GOP Senator Richard Burr Apologizes For ‘Bull’s-Eye’ Remark About Hillary Clinton

RALEIGH, N.C. (AP) — North Carolina Sen. Richard Burr is apologizing after he was caught telling Republican supporters that he was surprised Hillary Clinton appeared on the cover of a gun magazine without a bull’s-eye on her face.

Burr is locked in a tight race for a third term against Deborah Ross, whom national Democrats see as one of their best chances to pick up a seat as they try to retake the Senate. Burr is the chairman of the Senate intelligence committee and one of the chamber’s more powerful Republicans.

Ross, who has hammered Burr for supporting Donald Trump, said the remark was out of line. Trump ignited his own controversy on the subject in August when he suggested “Second Amendment people” might find a way to stop Clinton from rolling back gun rights with her Supreme Court nominations. Trump later said he was merely trying to suggest the strong voting power of gun rights supporters.

On the audio obtained by CNN, Burr tells a private gathering about his thoughts when he saw a copy of American Rifleman in a gun shop.

“It’s got a picture of Hillary Clinton on the front of it. I was a little bit shocked that it didn’t have a bull’s-eye on it,” Burr said on the recording CNN said was made Saturday in Mooresville, about 30 miles north of Charlotte.

Burr issued a statement of apology Monday afternoon shortly after CNN published the recording: “The comment I made was inappropriate, and I apologize for it.”

Ross said the remark was “not befitting a senator.”

“I think it’s a comment about violence against a candidate for the president of the United States, and they’re irresponsible and wrong,” Ross said in a telephone interview Tuesday.

Burr’s comments normalize an attitude among some gun rights supporters that killing unfriendly politicians could be an option, Brady Campaign President Daniel Gross said Tuesday. The group advocates for gun control legislation and is named for James Brady, the Ronald Reagan aide wounded in an attempt to assassinate the president in 1981.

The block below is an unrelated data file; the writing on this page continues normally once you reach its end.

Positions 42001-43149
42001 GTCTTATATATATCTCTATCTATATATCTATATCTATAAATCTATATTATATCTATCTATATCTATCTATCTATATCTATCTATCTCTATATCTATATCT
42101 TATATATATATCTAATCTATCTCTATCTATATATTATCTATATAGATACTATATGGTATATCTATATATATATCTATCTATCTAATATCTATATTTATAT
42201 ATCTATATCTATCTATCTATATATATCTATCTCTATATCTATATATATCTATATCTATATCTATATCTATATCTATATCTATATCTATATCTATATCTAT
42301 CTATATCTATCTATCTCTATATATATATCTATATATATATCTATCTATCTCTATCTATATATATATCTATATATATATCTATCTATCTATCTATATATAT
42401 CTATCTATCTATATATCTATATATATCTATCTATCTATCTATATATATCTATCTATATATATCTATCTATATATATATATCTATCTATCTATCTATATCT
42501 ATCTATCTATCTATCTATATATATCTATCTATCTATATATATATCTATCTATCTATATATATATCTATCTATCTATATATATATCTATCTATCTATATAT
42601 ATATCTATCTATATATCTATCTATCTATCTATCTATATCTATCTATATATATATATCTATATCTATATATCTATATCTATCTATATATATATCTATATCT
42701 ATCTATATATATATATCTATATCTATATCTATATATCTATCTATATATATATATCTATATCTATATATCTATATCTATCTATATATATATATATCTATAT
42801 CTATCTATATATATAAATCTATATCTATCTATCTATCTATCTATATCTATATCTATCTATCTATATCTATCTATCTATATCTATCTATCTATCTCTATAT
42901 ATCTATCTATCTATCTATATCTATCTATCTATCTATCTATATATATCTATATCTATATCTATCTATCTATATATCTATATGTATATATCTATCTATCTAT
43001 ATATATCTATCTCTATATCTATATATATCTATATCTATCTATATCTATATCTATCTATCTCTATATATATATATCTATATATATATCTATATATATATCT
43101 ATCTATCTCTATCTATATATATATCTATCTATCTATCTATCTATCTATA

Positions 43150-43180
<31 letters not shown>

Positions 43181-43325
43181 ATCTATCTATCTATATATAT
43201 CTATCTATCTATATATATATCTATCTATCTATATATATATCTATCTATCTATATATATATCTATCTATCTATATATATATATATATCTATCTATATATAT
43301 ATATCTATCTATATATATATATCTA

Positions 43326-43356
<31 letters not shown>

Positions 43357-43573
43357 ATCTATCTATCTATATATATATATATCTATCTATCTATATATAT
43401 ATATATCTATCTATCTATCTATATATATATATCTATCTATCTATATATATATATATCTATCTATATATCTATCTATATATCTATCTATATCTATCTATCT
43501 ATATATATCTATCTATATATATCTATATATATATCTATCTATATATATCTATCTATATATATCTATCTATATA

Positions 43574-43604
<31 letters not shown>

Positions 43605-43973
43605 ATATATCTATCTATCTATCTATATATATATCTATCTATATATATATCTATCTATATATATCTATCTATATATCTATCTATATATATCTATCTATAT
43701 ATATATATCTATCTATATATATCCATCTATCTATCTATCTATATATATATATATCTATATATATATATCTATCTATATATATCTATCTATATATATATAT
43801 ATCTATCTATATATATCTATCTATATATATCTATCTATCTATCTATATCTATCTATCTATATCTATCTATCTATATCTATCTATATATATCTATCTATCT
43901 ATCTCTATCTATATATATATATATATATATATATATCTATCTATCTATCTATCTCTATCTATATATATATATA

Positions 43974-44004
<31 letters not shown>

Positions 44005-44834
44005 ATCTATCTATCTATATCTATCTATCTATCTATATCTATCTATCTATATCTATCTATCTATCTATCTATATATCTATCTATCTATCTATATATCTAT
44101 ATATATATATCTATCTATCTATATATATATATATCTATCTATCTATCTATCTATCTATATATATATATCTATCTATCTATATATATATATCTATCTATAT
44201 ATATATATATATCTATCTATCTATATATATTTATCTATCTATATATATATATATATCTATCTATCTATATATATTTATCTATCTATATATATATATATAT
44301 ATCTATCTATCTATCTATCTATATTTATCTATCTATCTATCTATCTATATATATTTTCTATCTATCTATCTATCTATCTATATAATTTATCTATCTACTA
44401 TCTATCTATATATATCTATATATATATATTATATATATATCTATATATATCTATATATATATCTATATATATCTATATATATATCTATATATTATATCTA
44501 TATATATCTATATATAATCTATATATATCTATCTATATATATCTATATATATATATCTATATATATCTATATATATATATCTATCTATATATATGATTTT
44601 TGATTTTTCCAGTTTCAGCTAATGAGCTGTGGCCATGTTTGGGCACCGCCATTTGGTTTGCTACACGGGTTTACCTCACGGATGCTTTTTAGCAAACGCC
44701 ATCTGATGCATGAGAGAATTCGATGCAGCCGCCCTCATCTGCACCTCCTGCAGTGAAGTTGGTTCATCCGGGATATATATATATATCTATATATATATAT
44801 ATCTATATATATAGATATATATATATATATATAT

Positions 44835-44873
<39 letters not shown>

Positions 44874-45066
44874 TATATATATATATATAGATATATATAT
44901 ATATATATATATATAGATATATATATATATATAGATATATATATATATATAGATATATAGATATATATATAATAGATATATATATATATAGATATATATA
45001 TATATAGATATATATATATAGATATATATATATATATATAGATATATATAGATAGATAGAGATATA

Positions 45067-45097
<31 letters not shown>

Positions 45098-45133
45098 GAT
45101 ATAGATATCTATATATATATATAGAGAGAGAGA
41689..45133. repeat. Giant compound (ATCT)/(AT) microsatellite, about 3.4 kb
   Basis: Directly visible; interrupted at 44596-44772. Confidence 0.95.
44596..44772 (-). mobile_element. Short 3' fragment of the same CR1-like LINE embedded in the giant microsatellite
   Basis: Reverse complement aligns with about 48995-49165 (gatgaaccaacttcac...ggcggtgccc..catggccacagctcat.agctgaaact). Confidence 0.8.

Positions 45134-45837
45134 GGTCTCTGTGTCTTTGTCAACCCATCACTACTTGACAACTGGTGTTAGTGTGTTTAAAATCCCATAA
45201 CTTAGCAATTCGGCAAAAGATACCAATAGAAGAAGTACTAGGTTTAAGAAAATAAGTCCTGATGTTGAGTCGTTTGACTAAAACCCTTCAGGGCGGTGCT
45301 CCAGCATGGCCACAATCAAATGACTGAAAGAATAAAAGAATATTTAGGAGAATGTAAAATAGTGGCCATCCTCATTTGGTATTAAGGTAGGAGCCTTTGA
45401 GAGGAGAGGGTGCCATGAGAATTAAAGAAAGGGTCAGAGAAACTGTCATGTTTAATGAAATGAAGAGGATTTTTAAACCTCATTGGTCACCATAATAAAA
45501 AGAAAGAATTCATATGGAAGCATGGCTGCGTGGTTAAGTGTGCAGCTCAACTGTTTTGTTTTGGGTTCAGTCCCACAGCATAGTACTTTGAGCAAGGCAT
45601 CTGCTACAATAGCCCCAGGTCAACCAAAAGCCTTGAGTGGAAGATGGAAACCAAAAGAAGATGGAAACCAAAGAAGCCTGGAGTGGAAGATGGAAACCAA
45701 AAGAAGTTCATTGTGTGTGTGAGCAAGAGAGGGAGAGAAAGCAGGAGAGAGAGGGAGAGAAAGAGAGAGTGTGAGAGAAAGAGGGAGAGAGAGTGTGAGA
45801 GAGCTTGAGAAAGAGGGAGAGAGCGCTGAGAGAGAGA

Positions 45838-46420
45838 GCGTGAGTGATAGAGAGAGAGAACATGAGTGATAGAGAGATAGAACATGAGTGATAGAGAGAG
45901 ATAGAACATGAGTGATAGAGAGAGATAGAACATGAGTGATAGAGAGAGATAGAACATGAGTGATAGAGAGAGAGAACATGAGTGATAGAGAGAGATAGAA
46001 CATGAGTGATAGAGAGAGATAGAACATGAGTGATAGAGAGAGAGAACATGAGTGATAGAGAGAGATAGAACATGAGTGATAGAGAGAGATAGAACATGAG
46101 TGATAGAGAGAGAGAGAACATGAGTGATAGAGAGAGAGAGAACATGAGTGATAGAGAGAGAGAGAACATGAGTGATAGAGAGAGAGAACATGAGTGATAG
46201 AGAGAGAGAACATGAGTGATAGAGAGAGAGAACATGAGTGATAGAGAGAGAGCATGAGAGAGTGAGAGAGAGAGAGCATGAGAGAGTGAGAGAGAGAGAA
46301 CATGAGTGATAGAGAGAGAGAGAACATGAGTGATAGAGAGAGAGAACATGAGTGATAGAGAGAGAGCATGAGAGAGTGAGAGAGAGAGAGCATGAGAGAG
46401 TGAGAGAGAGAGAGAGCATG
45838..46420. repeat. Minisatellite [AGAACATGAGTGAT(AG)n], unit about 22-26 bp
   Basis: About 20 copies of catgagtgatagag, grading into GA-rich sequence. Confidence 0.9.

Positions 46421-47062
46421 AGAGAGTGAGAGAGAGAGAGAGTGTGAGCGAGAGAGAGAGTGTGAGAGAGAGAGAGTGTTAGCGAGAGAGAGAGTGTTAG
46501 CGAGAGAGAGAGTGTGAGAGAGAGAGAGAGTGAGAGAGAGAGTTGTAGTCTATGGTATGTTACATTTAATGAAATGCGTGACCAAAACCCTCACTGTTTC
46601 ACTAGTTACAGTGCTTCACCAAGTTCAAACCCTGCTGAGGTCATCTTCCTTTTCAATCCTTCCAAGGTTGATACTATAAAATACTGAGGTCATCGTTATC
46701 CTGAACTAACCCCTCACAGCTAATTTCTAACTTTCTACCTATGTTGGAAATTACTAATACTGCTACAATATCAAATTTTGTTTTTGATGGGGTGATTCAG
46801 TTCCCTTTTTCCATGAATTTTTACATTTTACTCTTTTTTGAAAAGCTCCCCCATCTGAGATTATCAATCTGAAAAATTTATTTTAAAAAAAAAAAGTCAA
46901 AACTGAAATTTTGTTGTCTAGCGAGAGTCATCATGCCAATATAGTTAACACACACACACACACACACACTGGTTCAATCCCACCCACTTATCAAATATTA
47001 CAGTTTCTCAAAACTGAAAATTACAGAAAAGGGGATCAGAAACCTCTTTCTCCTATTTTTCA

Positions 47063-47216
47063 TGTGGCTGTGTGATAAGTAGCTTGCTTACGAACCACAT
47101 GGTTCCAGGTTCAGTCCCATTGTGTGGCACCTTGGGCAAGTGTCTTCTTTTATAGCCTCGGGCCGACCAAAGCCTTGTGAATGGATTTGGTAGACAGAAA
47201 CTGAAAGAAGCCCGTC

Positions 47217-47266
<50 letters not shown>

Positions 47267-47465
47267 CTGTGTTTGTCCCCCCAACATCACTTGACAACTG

“We take from it a level of violent rhetoric that is dangerous and we need to say is unacceptable,” Gross said in a telephone interview.

A Burr spokesman did not respond to a request for further comment Tuesday. But the state Republican Party lashed out, with Executive Director Dallas Woodhouse repeating attacks on Ross for her work for the state chapter of the American Civil Liberties Union and Clinton’s email scandal.

The audio obtained by CNN also captured Burr joining a handful of GOP senators who have said they would continue blocking nominees to the U.S. Supreme Court if Clinton is elected.

“If Hillary Clinton becomes president, I am going to do everything I can do to make sure four years from now, we still got an opening on the Supreme Court,” Burr said.

Texas Sen. Ted Cruz and Arizona Sen. John McCain have also said the GOP will block any Democratic nominee to replace the late Justice Antonin Scalia, who died in February. President Barack Obama nominated Judge Merrick Garland for Scalia’s seat in March. Senate Republicans declined to even hold hearings, insisting voters choosing the next president would have the final say.


Follow Emery P. Dalesio at His work can be found at

Copyright 2016 The Associated Press. All rights reserved. This material may not be published, broadcast, rewritten or redistributed.

Dear Reader,

When we asked recently what makes TPM different from other outlets, readers cited factors like honesty, curiosity, transparency, and our vibrant community. They also pointed to our ability to report on important stories and trends long before they are picked up by mainstream outlets; our ability to contextualize information within the arc of history; and our focus on the real-world consequences of the news.

Our unique approach to reporting and presenting the news, however, wouldn’t be possible without our readers’ support. That’s not just marketing speak, it’s true: our work would literally not be possible without readers deciding to become members. Not only does member support account for more than 80% of TPM’s revenue, our members have helped us build an engaged and informed community. Many of our best stories were born from reader tips and valuable member feedback.

We do what other news outlets can’t or won’t do because our members’ support gives us real independence.

If you enjoy reading TPM and value what we do, become a member today.

Latest News
Masthead Masthead
Founder & Editor-in-Chief:
Executive Editor:
Managing Editor:
Associate Editor:
Investigations Desk:
Director of Audience:
Editor at Large:
General Counsel:
Head of Product:
Director of Technology:
Associate Publisher:
Front End Developer:
Senior Designer: